“While some sex-negative people consider women putting their bodies on display as an example of self-objectification and subjugation to the male gaze, Rose has always made the distinction clear. The producer of the image and the image’s intent have always been the most important things when considering whether or not a woman is being objectified. If she produces the image, stars in the image, controls the distribution of the image, and helps drive conversation with the image, then there really isn’t a coherent argument to make that said image is anti-feminist.”

Thanks bud! Solid tip.

To be clear, the argument here is that if we choose to present our bodies as sexualized objects that exist for public consumption, the objectification aspect is nullified. (The argument is also that people who criticize objectification hate sex — because bullying women into celebrating porn culture is totally feminist.)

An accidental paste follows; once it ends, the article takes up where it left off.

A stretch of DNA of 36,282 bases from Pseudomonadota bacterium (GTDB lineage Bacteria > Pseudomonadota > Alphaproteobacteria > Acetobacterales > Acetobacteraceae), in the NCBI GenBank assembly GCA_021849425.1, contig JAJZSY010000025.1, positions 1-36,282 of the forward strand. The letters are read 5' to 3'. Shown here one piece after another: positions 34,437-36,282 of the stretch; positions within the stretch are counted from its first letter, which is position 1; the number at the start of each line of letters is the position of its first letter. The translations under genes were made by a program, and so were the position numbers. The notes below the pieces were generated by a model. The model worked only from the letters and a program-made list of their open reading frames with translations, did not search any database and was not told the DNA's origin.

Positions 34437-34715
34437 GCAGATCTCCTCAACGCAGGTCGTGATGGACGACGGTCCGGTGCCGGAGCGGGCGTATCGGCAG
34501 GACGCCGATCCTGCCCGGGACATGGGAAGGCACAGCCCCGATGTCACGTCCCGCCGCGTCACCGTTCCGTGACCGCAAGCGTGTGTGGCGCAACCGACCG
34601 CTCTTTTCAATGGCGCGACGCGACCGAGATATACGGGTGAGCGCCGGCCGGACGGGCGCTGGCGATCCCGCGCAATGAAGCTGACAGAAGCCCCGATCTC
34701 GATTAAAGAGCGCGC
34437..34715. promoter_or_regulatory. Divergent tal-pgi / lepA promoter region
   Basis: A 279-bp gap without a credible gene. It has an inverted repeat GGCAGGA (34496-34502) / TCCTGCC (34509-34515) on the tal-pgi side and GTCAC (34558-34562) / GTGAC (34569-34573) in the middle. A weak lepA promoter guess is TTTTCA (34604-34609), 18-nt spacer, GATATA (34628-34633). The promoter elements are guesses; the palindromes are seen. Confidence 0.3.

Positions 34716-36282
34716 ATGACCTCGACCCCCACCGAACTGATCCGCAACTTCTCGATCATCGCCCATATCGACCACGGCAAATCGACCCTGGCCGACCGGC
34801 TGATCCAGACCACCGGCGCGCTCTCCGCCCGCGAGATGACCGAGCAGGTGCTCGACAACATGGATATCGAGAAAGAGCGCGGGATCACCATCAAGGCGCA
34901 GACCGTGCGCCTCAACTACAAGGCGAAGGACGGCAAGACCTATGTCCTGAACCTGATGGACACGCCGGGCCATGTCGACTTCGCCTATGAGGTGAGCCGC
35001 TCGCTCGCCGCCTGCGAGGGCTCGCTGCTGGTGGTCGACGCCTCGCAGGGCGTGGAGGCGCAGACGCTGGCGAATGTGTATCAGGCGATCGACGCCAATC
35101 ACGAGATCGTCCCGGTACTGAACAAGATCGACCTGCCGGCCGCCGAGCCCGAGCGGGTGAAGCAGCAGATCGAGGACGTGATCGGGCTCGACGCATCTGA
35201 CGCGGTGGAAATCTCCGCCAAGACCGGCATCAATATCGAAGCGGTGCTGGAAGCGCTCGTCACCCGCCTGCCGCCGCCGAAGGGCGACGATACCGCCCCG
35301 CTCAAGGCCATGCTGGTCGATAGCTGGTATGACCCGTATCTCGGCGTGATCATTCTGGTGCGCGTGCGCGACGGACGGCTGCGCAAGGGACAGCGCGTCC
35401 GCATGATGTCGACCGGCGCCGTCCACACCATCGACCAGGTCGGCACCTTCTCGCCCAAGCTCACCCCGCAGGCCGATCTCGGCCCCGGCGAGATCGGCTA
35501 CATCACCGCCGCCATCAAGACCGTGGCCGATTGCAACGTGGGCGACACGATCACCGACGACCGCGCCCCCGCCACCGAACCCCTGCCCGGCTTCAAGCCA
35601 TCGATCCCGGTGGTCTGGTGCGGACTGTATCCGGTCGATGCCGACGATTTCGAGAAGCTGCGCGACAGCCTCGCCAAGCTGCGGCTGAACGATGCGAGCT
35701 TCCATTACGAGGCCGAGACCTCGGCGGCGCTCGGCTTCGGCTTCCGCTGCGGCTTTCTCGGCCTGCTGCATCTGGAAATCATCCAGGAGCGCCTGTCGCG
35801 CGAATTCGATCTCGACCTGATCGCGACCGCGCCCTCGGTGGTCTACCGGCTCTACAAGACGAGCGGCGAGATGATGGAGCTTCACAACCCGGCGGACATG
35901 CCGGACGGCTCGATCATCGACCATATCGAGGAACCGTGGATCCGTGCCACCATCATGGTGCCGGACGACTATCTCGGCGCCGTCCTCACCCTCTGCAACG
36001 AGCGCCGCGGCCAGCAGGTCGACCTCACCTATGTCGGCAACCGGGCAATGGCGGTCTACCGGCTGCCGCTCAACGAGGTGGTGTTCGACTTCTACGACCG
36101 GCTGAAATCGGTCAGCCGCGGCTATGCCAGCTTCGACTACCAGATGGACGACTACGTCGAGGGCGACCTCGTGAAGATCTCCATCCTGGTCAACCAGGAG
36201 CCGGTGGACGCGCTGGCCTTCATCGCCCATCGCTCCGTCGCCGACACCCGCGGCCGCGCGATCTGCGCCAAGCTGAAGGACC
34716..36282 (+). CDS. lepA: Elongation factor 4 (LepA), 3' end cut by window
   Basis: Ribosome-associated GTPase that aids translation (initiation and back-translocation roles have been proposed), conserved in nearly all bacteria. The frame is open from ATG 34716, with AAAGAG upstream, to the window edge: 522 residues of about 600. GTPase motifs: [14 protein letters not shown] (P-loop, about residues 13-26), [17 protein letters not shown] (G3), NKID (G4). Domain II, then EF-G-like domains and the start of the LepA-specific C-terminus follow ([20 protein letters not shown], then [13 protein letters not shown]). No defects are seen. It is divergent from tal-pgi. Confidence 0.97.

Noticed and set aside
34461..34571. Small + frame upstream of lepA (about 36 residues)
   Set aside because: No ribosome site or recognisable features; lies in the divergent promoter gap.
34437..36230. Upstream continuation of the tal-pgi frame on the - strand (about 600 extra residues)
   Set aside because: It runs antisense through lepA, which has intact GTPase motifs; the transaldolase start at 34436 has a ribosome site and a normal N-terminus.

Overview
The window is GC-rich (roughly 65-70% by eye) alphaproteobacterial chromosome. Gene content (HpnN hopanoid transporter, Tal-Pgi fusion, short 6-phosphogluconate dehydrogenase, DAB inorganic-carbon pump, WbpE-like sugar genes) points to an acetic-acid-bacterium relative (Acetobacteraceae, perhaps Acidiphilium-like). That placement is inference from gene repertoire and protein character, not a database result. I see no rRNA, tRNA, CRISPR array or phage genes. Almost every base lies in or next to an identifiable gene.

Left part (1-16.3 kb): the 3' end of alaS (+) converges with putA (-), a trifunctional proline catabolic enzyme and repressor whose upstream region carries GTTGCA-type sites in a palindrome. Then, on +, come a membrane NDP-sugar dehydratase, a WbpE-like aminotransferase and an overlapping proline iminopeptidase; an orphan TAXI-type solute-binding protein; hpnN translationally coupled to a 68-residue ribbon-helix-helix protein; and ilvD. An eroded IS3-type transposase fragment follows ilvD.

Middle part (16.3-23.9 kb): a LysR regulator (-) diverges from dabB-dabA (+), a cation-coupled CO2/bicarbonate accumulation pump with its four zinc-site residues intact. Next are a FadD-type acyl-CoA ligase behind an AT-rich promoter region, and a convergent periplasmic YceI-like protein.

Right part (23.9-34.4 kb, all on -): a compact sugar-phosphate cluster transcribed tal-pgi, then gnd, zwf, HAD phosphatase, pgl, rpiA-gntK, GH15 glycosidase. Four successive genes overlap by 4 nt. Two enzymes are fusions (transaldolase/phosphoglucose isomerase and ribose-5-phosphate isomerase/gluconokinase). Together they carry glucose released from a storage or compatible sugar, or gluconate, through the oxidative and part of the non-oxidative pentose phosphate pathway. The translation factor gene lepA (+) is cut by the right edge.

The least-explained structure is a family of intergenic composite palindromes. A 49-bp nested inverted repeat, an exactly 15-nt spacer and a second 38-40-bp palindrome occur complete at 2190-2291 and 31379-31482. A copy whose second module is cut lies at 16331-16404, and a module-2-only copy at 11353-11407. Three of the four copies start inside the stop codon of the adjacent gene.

Unfortunately, this logic doesn’t fly. The thing about images is that you generally cannot force the viewer to read the mind of the subject. So what Rose may be thinking inside her head about feminism while photographing her amped up cleavage doesn’t actually impact what her audience sees… Which is just amped up cleavage… Beyond that, I’m gonna go right ahead and disagree with the idea that if you simply think a thing is “feminist,” it becomes feminist, even if that thing is replicating the same old pornographic imagery men have produced and jacked off to since forever.

But let’s get back to the bush. Because, this time, that’s what everyone is freaking out about. In a since-deleted Instagram post, Rose wrote: